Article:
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Much has been written about Sehgal’s rigid strictures against any and all forms of documentation, including written agreements or certificates of authenticity, photographs, videos, sound recordings, scripts, transcriptions, wall labels, catalogues, and even press releases. What could possibly be the reasoning behind this embargo? Again, the artist stays true to his mandate that no material transformation (from tree to paper) or consumption of natural resources take place in the production of the work and concomitant exhibition. In addition, he makes intrinsic to his process the disposition of stopgap measures in order to prevent ephemera related to his work from accruing monetary value. He points to the Fluxus movement as an example to make this point regarding the feeding frenzy that has occurred among collectors of primary documents, of which the Walker Art Center in this case is unapologetically “guilty.” According to the artist, “Experience with movements like Fluxus shows that documentation can easily become a kind of sacred relic, and that it is impossible to control this process. Fluxus actions and happenings were aimed at the single, ephemeral, auratic moment of their realization. … Therefore, they were dependent on documentation in the end. My work, on the contrary, has the possibility built into it that it can be shown again and again, even in 30 or 200 years. Therefore, this question of documentation is less virulent.”

Michel Guthier has provided still another accounting for what he calls Sehgal’s “grapho- and icono-phobic protocol”:
“It marks the extension of the artwork’s mode of existence to the mechanism of its socialization. Because the piece is performative by definition, so are the modalities of its transmission, in both the aesthetic and business meanings of the word. Sehgal is rooted in a time in the history of art when the artist can no longer ignore the fact that an artwork can never be presented in society in the form of a naked and autonomous realization. It is surrounded by a mechanism to complete and protect it by forcing upon the pubic, if not an instruction manual and an interpretation, at least some kind of approach. Thus Sehgal does not want documentation that is peripheral to the work to rob it of its performative character.”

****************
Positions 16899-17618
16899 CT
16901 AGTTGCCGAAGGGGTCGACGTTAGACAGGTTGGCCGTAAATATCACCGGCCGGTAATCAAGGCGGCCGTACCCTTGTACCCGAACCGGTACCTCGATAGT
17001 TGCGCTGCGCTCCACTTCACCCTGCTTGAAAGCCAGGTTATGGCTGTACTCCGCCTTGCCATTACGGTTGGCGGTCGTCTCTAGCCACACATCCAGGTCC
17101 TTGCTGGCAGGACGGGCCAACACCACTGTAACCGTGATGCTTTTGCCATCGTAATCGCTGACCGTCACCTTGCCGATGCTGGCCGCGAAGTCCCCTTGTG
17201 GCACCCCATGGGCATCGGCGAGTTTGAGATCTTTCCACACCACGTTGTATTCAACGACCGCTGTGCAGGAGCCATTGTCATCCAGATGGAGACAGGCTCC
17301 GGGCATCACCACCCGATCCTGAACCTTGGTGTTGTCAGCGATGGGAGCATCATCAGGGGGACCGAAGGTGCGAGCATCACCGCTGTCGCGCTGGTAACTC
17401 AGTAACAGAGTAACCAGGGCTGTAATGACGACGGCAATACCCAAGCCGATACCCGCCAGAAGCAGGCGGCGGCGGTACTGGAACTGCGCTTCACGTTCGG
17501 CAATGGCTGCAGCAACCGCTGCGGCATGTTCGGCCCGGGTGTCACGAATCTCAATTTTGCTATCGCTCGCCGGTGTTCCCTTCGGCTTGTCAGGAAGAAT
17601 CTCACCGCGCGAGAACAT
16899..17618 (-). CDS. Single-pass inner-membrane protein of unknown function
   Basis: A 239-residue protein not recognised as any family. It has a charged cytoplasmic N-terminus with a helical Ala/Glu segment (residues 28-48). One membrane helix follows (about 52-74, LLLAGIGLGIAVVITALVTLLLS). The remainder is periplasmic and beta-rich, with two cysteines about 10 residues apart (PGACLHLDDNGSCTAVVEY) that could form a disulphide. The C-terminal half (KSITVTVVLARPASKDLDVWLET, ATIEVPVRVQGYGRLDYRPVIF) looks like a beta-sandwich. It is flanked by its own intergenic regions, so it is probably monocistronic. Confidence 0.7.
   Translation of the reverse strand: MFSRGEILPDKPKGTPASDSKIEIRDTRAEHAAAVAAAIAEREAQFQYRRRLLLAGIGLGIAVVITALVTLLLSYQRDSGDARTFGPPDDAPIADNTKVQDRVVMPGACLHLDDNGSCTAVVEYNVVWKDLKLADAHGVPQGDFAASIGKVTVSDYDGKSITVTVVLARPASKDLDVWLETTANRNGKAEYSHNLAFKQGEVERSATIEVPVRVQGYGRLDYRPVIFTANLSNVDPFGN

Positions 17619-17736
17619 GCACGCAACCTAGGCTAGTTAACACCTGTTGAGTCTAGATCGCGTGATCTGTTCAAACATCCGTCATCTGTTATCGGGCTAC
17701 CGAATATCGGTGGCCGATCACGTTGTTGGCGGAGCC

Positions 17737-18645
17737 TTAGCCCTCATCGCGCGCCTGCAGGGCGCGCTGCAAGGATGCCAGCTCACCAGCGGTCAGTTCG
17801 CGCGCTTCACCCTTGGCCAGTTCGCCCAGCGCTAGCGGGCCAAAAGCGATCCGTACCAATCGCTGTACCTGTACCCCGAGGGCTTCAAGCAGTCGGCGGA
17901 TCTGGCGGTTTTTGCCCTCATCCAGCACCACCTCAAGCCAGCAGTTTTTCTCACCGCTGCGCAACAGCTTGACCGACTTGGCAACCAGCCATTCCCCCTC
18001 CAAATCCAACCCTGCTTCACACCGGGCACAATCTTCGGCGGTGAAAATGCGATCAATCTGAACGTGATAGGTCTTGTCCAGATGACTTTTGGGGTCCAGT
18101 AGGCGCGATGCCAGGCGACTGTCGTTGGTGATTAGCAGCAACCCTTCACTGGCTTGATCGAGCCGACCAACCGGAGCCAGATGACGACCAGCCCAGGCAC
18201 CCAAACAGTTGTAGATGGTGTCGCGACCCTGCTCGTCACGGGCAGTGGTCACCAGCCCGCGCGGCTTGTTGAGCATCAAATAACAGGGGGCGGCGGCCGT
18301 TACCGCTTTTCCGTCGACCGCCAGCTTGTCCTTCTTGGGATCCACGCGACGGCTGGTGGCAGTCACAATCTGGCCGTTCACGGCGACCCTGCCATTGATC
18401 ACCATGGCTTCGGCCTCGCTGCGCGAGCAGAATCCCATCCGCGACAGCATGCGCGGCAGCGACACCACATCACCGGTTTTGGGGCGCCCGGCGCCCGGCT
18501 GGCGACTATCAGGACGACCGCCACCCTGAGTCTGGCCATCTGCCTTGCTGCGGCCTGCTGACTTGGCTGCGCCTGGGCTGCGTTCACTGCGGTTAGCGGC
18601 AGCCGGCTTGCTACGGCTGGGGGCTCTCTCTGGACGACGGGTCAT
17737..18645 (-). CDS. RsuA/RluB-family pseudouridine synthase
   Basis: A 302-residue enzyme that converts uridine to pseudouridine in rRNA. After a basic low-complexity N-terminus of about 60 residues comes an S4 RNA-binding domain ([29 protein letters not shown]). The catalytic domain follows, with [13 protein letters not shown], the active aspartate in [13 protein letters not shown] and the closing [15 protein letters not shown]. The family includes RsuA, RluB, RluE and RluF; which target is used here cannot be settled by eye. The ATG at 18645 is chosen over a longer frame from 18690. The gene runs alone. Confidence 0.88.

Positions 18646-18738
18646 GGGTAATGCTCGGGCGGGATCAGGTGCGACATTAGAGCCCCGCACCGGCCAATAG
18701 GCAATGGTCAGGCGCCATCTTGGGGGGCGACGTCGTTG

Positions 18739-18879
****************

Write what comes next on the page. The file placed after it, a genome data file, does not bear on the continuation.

Sehgal provides us with a given—that nothing ancillary will exist that can be bought and sold, and for as long as the artist is alive, the essential work will be passed down from the artist (and the artist’s chosen representatives) to generations of curators and collectors. In the short history of the art world, this in itself is radical; but when put in the context of human history, it is a mere blip—we have bequeathed histories, genealogies, laws, prayers, memories, and rituals to our descendants, not to mention stories, dances, poems, and plays, since we have had the powers of speech. Sehgal, too, is positioning us to inherit his fortune of well-wrought ideas and actions via training, cognition, and memory. Memory is the only true recourse to documentation through the oral recounting of experience; for example, the rules of the game that brought about the actual events. Group memorization thus becomes the standard mode of “conservation” of the work—one that insures its preservation, perpetuation, and authenticity.

Be The Work Intersubjectivity In Tino...

Added by André Fincato
Updated 9 months ago

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